In addition to training for specialized units, governments and international donors ought to offer training to patrol officers, who also need to be trained in information gathering and awareness about gangs, and

need to pass that information along to anti- gang units. Again, training in respect for privacy, civil liberties, and human rights, needs to be built into this training process.

Given the dangers for abuse, donors should be careful to monitor police practices, and be prepared to respond strongly if there is evidence that police trained or assisted by donors are engaged in abusive practices or the misuse of intelligence.

Differentiating among gang members, and targeting gang leaders. Mano dura approaches in Central America, and their counterpart in “zero tolerance” approaches in the U.S., tend to treat all young people, or all young people who fit some criteria, as gang members or potential gang members. Another approach, one employed in the Operation Ceasefire (the Boston Youth Violence Initiative), and used by the Northern Virginia Anti-Gang Task Force, and the Washington, D.C. Gang Intervention Partnership, focuses on identifying serious criminals within youth gangs, and tries to treat other gang members in a way that does not consolidate their involvement in criminal activity, but reduces it.

In this approach, teams that include police and other community figures (school officials, community social service agency staff, etc.) work to identify the relatively small number of youth most likely, based on their history and their leadership roles, to engage in violent behavior. Rather than trying to find a reason to arrest these individuals, the teams seek to deter those specific individuals from carrying out violent acts. This approach is based on the notion that traditional deterrence doesn’t work because violence-prone youth do not believe that they will personally experience any consequences if they engage in violent criminal behavior. This approach targets these young people, and has police, probation officials, judges, school officials, and others all sit down together with targeted gang-involved youth to communicate clearly that they will be closely monitored by law enforcement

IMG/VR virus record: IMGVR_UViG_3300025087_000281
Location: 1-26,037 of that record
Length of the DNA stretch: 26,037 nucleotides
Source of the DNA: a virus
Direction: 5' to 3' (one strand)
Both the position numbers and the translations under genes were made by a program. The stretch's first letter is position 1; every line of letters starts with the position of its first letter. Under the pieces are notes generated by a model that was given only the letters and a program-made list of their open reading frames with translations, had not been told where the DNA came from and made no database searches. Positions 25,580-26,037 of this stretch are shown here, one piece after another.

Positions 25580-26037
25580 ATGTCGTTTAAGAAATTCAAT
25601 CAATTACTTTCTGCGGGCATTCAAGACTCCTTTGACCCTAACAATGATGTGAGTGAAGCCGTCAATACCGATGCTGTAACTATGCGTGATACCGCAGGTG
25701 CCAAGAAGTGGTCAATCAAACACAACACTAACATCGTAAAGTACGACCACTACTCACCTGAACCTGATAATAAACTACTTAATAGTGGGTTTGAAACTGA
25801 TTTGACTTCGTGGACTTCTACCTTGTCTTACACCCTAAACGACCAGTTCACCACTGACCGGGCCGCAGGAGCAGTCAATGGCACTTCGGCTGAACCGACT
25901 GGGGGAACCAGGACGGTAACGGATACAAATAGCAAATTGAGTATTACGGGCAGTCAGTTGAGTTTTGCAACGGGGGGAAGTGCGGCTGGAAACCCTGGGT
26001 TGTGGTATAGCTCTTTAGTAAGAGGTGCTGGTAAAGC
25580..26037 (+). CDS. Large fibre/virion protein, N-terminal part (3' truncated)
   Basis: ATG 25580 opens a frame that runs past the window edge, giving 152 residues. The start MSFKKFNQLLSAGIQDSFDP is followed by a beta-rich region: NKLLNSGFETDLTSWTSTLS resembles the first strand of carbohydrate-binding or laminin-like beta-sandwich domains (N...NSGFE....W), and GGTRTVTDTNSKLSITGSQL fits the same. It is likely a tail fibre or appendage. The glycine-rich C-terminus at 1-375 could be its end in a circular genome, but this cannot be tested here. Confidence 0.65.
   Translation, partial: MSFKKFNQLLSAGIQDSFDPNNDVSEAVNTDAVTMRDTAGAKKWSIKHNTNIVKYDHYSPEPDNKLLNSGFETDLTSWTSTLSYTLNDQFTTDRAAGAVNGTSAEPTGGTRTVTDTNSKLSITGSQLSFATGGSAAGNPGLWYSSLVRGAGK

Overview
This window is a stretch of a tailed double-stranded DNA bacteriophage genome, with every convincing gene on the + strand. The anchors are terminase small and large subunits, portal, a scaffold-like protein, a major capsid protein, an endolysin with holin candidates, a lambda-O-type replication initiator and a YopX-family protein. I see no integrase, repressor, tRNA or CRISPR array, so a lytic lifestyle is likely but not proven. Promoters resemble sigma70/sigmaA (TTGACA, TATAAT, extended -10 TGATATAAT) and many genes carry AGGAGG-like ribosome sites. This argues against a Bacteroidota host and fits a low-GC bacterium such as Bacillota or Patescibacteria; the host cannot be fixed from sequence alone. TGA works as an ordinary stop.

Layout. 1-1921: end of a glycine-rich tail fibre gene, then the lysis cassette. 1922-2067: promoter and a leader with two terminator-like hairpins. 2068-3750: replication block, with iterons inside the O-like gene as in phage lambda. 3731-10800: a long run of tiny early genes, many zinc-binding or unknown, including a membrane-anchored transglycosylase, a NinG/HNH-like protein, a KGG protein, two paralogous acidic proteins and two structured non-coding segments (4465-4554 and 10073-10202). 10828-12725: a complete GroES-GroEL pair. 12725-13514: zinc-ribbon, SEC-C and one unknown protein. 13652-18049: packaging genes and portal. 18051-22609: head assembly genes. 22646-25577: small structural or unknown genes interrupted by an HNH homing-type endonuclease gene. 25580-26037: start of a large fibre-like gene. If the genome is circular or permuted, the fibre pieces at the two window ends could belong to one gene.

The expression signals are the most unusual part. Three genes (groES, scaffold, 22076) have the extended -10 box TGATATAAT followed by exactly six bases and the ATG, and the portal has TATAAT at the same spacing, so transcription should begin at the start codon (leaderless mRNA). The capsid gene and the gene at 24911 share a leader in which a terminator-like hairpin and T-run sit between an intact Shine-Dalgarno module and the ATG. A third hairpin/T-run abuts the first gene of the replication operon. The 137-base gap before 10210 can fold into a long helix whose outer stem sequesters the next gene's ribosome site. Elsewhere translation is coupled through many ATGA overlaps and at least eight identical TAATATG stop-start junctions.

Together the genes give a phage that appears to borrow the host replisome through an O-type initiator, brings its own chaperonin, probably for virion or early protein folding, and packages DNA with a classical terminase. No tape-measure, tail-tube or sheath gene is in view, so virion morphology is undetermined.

officials and community leaders, and that there will be a swift legal response to violent criminal behavior. At the same time, community, school, and social service groups offer programs and positive alternatives to these youth. 8 While this approach requires coordination of resources, and intensive work by the police and others in the community, the evidence is that it can contribute to significant reductions in violent crime. While there are issues about how it is applied in the Central American context, where resource constraints are different, the principle – that police and community leaders together should target potentially violent gang leaders with intensive deterrent efforts, rather than go after all gang members – is a sound one.

Distinguishing youth gangs from organized crime. There’s a tendency in much of the discussion about youth gangs to conflate youth gangs with organized crime. While youth gangs can turn into organized crime groups – and some have, sometimes as a

reaction to the mano dura

two are separate, and need to be treated separately by police. Training ought to help police officers and anti-gang specialists understand the distinction, and employ it in their dealings with young people.

strategies – the